With joy and thanksgiving for the way God has made us God’s own, we prepare to celebrate Thanksgiving. We have much for which to be thankful, but nothing more so than the reality that God has come to us and made us children of God. Everything is different because of what God has done in Jesus Christ. This Advent, as we remember God first coming to us, and how radically changed the world is because God did come, we are going to ask the question: What if the birth of Christ could change the world again? Is it possible for the joy and gratitude that we have experienced in Christ to impact the world in a way that makes a difference in the lives of people? Let’s conspire together and see what God will do.

“THX THO”

I was the only kid in school with a Buffalo Bills Jacket.  Santa Claus had brought it to me for Christmas.  Living in East Tennessee long before the Oilers moved to Nashville, Atlanta was the closest NFL team.  I decided at some point to be a Bills fan because of O.J. Simpson.  Yes, that O.J. Simpson.  I was young and so was he, but I loved to watch him run the ball.  I could have chosen the Dolphins, the Steelers or even the Cowboys. Those teams were all winning games and championships when I was a young; but I chose the Bills.

This past Sunday, the Bills lost to the Pittsburgh Steelers, in part because Steve Johnson dropped a pass that would have been a touchdown.  He actually dropped five passes during the course of the game, but the one that hurt Steve Johnson the most is the one that would have given the Bills the victory.  After the game, he tweeted this, “I PRAISE YOU 24/7!!!!!! AND THIS HOW YOU DO ME!!!!! YOU EXPECT ME TO LEARN FROM THIS??? HOW???!!! ILL NEVER FORGET THIS!! EVER!!! THX THO…”  This was a lament if there ever was one.  It was written in all capital letters.  That means he was “SHOUTING” in the world of text/chat/twitter communications.  Literally, he was crying out to God, God who he praises 24 hours a day, 7 days a week.  Steve Johnson is not just a Buffalo Bill, but also a believer.

His next phrase, “AND THIS HOW YOU DO ME!!!!!,” is the one that have led many observers of professional football to conclude that Johnson blamed God for the dropped ball that would have won the game.  Maybe that is what he did, but there is blame, and then there is blame.  I could imagine how expressing frustration, or disappointment, or even heartache could sound like blame.  To be certain, Johnson’s heart was aching as he left the postgame interview with tears in his eyes, walking out into a blustery Buffalo day, dressed in gym shorts and a sleeveless shirt. God gets blamed for a lot of things that God should not be blamed for; but God is big enough to handle one of God’s own expressing hurt and anguish.  In fact, if all of God’s creation cried out in lament, God could handle it.  No, God does not care about the outcome of the game, but God does care about the people who play the game.  Regardless of how they are playing or how they are feeling, God cares.  Whether players are praising, blaming or crying out in frustration, God cares.  Just like God cares when those of us who are not professional football players praise, blame, or cry out in frustration.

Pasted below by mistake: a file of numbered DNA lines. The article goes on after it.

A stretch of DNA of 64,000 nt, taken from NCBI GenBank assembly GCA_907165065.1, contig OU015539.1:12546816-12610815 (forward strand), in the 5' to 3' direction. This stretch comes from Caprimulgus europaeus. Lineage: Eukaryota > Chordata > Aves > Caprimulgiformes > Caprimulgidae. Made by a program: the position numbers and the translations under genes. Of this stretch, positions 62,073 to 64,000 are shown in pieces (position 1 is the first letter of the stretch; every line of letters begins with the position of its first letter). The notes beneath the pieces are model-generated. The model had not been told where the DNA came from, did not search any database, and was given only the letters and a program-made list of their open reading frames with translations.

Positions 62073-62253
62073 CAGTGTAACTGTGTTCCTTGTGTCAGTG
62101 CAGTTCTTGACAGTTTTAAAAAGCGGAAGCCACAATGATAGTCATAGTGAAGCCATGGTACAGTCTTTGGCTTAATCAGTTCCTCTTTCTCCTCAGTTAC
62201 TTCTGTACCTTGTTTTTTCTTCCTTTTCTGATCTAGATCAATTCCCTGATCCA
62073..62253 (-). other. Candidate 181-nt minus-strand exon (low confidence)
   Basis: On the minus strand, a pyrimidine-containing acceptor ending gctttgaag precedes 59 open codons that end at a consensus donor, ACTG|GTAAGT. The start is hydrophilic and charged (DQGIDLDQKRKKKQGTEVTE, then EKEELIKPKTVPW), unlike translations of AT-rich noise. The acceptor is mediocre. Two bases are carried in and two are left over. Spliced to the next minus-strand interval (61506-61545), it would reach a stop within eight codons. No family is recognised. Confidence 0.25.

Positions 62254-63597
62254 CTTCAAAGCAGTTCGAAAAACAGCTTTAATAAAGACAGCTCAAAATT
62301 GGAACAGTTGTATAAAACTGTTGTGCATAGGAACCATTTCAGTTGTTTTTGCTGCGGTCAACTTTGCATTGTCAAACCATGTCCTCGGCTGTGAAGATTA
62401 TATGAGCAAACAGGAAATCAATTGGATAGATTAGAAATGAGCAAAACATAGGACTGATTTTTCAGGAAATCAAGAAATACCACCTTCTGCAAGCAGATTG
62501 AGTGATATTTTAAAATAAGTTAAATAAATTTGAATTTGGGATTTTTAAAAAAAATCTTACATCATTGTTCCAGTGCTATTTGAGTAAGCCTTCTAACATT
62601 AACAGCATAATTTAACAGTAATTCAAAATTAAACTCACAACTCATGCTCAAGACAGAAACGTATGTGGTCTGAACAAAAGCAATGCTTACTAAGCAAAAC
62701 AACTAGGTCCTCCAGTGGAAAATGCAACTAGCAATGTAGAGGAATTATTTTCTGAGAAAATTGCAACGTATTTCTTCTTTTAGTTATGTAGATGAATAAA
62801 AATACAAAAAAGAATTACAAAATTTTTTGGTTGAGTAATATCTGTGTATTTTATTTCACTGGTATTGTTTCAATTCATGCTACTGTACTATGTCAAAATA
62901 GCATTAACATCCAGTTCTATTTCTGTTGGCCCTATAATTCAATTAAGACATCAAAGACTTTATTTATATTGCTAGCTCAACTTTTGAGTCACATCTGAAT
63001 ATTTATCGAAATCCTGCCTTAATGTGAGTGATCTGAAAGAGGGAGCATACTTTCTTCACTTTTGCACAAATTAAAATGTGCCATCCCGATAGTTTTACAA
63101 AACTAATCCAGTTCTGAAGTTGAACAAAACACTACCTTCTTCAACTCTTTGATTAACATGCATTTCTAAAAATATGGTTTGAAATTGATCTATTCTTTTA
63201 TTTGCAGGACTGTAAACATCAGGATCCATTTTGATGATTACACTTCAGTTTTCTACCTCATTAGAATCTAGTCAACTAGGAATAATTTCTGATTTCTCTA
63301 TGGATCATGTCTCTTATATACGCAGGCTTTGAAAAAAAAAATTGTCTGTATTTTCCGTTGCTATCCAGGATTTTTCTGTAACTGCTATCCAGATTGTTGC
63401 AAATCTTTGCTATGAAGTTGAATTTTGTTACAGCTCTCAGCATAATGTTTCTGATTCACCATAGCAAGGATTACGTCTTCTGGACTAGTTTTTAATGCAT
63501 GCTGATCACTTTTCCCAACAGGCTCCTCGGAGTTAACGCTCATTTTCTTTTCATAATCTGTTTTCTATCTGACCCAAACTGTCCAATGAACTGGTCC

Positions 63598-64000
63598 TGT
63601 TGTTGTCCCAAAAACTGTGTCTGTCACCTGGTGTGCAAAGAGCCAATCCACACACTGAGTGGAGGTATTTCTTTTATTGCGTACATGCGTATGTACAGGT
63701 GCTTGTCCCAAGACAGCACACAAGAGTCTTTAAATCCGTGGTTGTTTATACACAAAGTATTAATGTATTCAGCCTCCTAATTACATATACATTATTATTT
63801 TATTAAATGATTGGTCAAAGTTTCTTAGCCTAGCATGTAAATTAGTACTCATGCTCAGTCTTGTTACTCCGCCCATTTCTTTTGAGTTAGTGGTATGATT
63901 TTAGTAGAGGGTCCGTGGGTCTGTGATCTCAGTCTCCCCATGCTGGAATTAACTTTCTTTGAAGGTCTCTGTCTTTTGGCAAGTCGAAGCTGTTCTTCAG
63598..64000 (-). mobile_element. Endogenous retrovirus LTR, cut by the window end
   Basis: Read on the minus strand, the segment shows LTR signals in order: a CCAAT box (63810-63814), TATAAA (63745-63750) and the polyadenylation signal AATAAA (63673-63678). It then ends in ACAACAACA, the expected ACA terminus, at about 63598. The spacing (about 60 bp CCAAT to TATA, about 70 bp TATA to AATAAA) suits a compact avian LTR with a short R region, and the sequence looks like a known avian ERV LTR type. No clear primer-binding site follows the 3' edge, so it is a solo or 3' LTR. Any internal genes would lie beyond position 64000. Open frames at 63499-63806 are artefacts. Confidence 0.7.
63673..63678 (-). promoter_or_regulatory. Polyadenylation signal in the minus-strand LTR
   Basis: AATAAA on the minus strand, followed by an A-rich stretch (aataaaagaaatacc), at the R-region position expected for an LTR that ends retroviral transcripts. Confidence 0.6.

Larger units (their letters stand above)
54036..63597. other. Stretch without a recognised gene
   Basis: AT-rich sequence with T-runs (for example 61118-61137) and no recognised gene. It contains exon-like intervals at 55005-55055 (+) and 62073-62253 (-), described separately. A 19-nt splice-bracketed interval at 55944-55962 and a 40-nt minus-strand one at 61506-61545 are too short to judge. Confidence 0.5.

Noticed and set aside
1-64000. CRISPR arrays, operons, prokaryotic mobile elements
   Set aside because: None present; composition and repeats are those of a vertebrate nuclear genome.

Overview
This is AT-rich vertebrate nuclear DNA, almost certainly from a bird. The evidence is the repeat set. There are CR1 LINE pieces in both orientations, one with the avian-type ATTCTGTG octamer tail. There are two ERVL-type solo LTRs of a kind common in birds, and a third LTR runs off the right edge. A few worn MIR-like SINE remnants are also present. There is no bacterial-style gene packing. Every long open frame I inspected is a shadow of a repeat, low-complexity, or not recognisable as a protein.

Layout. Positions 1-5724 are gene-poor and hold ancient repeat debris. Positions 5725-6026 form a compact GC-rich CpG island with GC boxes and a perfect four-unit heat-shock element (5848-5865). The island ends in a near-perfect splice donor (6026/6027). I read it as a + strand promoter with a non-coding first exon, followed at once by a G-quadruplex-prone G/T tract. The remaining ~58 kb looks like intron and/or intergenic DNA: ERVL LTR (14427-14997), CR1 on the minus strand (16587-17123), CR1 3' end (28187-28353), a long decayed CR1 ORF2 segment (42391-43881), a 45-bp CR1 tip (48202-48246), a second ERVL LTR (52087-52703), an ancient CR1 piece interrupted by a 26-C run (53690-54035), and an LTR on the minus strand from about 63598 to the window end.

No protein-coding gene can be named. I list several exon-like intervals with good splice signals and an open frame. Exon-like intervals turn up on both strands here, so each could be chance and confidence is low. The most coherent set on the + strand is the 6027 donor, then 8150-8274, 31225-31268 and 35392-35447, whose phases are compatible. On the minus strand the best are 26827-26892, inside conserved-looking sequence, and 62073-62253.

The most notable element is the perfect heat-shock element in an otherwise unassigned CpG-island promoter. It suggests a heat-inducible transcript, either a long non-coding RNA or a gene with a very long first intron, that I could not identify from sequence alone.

God always desires, more than anything else, to be in an intimate love relationship with each and every person that God has created.  Being in that sort of relationship with God, or striving to be in that sort of relationship with God, does not shield us from disappointment, from failure, or from dropped balls.  We can be smack in the middle of the best relationship with God that we could possibly have and still experience difficult challenges and heartbreaking defeats.  That may be one of the lessons Steve Johnson learned from his game against the Steelers.  At least, I hope that it is.

The last thing that Johnson said in his Tweeter post, “THX THO,” which is short for “thanks though,” makes me think that he may have already learned that lesson.  That Johnson, on what well might have been the most disappointing day of his professional life, could find it within himself to thank God anyway, speaks volumes about his understanding of God and life.  In it, I hear echoes of I Thessalonians 5:16-18 “Rejoice always, 17pray without ceasing, 18give thanks in all circumstances; for this is the will of God in Christ Jesus for you.”  To Steve Johnson, best wishes and good luck for the rest of this season, as well as future ones; and thanks for reminding us to give thanks even on the hard days.

Soldiers, Fathers, Mothers and Football

I wish that our country was not at war. I hate that circumstances in two countries reached the point where armed intervention was deemed necessary by those who make such decisions. What I hate more than the fact that such intervention was deemed necessary is that most of us find it all too easy to forget that men and women are wearing our countries uniform in harm’s way while we go about our lives as if all is normal. That disturbs me for two reasons. First, war being thought of as a normal state of affairs is unacceptable. Peace is normal, war is the exception. We will not always be at war. Second, going about our lives as if all is normal while fellow citizens serve on our behalf away from home and family demonstrates a deplorable lack of gratitude for their sacrifice and their service.

One of the joys of my life is watching my sons play ball. I have watched them play everything from T-ball to inline hockey. By far my favorite sport to watch them play is football. As I was watching Anderson Cooper 360 tonight he was in Afghanistan with a group of marines. I tried to imagine how hard it would be for me to be away from home this time of year while my youngest was playing football at home without me being there to watch. I am grateful that I don’t have to make that kind of choice or sacrifice. Many fathers and mothers have done just that. They are missing games, recitals, parent-teacher meetings, weekend outings, bedtime stories and the pride and satisfaction that comes from watching ones child get out the car and walk into school to start a new day of learning.

I wish that they were not missing those activities. I wish that they were home already. I pray that they will not miss many more. Until then, I pray for their well being and the well being of their families while offering my heartfelt thanks.